“Yes, I suppose a man did ask us a question. He asked us about our life, what we’d done and that sort of thing. He tried to insinuate that being a being a vastly successful (and wealthy, I’ll have you know), businessman wasn’t an important achievement. There is someone who never went to school, I’m sure! He probably sits on his bum all day, trying to find fault in others while waiting for a government handout. Bloody lay-abouts. They’re everywhere these days—even here,” he says, eyeing the concierge, “and I thought this place was exclusive!”
“Oh, we are, sir! We only accept a certain sort of person here, and your wife I’m afraid is not our sort of person. But we are delighted to have you.”
“How can she not be your sort of person? We both have money, career, connections. I demand that you allow her to stay here!”
“Unfortunately, sir, it’s out of our control. You see the entry requirements are very strict and she falls far short of our high standards.”
“But I don’t… why is she excluded and not me?”
“Because when she was shown her life, sir, and asked the question, she fell on her knees right there in the sand. She asked for her heart to be changed. Whereas you sir, you stood at her side and decried her weakness. You aren’t sorry. You’re glad you lived the way you did and you wouldn’t change a thing, would you sir?”
“Well, no…, but, I’m not sure where all this is going. And…” he looks around, “this hotel doesn’t look like the pictures online.”
“Oh sir,” the concierge laughs politely. “We do not advertise! I admit, this isn’t where you intended to end up, and yet it’s exactly where you planned to be. Shall I refresh your memory? You and your wife were on the way to Tahiti when your plane had an unfortunate accident. You were taken to the beach, as everyone is, and given a choice. And here you are with us and a room that has been prepared just for you.”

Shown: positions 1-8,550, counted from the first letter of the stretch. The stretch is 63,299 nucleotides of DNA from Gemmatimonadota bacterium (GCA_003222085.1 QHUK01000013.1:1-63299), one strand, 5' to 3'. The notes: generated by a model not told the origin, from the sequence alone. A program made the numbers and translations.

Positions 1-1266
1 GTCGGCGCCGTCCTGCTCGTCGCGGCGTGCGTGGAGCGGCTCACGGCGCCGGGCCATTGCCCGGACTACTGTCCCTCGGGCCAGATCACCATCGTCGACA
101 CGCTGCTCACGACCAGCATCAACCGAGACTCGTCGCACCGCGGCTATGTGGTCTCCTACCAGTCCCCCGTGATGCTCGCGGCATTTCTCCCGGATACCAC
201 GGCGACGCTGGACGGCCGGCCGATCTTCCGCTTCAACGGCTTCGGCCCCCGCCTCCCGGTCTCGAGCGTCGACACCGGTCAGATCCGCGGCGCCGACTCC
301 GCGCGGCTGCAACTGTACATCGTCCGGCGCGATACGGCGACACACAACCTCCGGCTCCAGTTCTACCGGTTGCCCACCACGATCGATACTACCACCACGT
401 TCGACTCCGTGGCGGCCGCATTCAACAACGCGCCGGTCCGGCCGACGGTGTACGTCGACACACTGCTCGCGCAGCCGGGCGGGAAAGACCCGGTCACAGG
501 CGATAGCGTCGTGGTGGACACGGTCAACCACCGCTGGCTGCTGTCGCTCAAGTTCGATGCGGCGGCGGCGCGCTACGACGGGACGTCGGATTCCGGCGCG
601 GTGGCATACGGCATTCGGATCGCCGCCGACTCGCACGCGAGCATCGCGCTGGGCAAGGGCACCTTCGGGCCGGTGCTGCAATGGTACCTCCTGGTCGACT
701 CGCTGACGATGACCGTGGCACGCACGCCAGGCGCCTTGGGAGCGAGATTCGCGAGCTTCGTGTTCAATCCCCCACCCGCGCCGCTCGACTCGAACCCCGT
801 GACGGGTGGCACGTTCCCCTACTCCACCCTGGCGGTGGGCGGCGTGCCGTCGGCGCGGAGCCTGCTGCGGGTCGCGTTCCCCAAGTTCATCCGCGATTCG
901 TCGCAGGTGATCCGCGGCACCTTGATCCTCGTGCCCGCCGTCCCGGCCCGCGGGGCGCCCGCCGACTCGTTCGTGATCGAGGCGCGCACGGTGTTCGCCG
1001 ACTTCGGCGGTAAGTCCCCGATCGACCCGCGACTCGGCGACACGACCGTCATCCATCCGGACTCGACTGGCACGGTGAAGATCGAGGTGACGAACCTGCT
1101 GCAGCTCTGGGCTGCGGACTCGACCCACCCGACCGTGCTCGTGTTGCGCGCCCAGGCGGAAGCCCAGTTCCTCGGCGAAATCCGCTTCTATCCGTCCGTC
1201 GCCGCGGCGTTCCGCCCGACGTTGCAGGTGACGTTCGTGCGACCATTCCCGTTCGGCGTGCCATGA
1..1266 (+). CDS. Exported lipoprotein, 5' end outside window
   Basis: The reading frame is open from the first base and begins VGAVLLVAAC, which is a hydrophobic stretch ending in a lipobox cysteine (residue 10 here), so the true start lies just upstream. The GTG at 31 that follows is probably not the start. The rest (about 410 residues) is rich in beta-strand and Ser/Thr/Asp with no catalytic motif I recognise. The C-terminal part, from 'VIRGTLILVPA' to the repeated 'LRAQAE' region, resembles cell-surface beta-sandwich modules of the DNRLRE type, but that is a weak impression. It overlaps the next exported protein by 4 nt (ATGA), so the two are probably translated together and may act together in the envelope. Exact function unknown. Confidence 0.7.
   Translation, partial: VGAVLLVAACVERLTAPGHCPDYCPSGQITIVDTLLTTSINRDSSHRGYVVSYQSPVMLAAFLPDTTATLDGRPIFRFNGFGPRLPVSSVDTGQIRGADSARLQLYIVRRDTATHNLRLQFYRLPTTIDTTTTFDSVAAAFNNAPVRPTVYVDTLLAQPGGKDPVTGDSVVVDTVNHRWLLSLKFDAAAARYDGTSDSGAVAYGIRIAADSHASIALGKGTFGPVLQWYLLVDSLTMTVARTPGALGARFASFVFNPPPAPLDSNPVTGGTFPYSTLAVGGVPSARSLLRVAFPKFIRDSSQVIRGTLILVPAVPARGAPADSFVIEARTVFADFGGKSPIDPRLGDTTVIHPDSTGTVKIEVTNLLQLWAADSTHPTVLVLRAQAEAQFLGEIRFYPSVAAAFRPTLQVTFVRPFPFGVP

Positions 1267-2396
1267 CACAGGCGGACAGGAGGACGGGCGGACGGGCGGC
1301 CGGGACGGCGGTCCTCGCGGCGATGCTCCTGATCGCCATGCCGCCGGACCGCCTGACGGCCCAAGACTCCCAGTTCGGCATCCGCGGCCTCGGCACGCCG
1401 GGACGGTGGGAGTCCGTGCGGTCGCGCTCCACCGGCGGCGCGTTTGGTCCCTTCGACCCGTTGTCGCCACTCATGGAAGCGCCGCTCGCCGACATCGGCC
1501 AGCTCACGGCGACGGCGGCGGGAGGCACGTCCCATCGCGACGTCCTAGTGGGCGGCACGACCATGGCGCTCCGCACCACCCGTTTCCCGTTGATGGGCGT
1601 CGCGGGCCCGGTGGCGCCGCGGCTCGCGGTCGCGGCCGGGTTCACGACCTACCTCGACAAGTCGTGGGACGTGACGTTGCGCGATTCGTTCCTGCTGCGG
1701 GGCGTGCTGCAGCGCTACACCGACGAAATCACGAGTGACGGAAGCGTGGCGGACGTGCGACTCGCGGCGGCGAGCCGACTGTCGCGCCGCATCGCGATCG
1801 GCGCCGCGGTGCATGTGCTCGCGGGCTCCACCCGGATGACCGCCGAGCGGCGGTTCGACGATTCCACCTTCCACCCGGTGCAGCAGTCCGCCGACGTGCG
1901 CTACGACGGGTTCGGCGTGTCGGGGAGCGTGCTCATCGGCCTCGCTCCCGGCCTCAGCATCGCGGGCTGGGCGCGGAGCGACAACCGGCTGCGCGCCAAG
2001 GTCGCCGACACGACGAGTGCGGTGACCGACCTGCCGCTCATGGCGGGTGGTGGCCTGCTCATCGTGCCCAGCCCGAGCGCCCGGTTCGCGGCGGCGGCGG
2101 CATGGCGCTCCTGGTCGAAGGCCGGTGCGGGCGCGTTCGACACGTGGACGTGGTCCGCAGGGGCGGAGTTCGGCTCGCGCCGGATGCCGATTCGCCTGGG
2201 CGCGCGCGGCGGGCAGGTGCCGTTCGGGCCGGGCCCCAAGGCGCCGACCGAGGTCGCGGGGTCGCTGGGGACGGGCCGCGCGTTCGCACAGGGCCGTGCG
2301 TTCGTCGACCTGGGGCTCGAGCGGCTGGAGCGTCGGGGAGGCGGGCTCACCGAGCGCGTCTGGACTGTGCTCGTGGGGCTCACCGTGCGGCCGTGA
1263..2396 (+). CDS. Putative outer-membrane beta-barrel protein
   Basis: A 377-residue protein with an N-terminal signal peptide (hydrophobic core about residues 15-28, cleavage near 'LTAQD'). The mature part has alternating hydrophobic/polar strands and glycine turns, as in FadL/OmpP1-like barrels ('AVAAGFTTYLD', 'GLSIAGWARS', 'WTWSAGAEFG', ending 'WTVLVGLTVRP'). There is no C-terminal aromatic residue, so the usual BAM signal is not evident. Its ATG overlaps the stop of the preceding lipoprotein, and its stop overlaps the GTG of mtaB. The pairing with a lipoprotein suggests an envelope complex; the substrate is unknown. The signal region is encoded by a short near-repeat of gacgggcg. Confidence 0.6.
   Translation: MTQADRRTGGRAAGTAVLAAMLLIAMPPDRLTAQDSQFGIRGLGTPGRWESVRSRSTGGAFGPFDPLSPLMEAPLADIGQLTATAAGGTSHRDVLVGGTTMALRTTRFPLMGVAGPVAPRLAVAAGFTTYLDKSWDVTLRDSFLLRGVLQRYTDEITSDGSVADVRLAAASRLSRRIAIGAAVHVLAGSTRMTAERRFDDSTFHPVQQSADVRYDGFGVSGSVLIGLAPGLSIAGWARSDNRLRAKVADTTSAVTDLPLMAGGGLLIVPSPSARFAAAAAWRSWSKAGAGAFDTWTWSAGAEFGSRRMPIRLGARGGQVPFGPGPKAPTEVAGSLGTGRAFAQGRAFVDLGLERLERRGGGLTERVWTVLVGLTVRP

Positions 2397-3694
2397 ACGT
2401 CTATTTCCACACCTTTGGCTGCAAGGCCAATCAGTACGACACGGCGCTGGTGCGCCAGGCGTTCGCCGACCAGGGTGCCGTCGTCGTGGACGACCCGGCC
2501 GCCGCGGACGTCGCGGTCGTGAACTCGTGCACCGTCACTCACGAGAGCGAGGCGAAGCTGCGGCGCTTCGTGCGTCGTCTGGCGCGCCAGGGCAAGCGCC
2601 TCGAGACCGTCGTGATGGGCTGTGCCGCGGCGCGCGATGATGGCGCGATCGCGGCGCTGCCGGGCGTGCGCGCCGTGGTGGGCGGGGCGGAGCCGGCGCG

“Woodworm,” calls the concierge across the lobby. “Mr. Blakeney is ready to see his room.”
A bell boy in a neat red suit pushes a cart full of charcoal grey luggage and gestures Mr. Blakeney to the elevator.
“What the hell!?” says Mr. Blakeney, as another two bell boys appear from behind him and take him by the arms.
“Take him down to floor 253-057, room 82-88B. What the hell indeed, sir…” The concierge begins to organize papers on his desk, flashing a gleaming, graphite toothed smile.
Rebecca Houghton (she/her) is a writer of memoir and fiction, dog mom, and passionate advocate of women’s rights. Born in England, she holds a BA in English from the University of East Anglia and emigrated to the United States in 2003. She’s published work on food, feminism, and family with Bitch Media, Role Reboot and Family Story. She is now based in Seattle with her spouse and their Golden Retriever, Gaby, who is also the main character of Rebecca’s first children’s picture book, Gaby and the Big Red Firedog, coming this fall. When she’s not walking Gaby or writing, Rebecca speaks and testifies, sharing her story as a domestic violence survivor, in support of other survivors and to progress gender equity. She/her.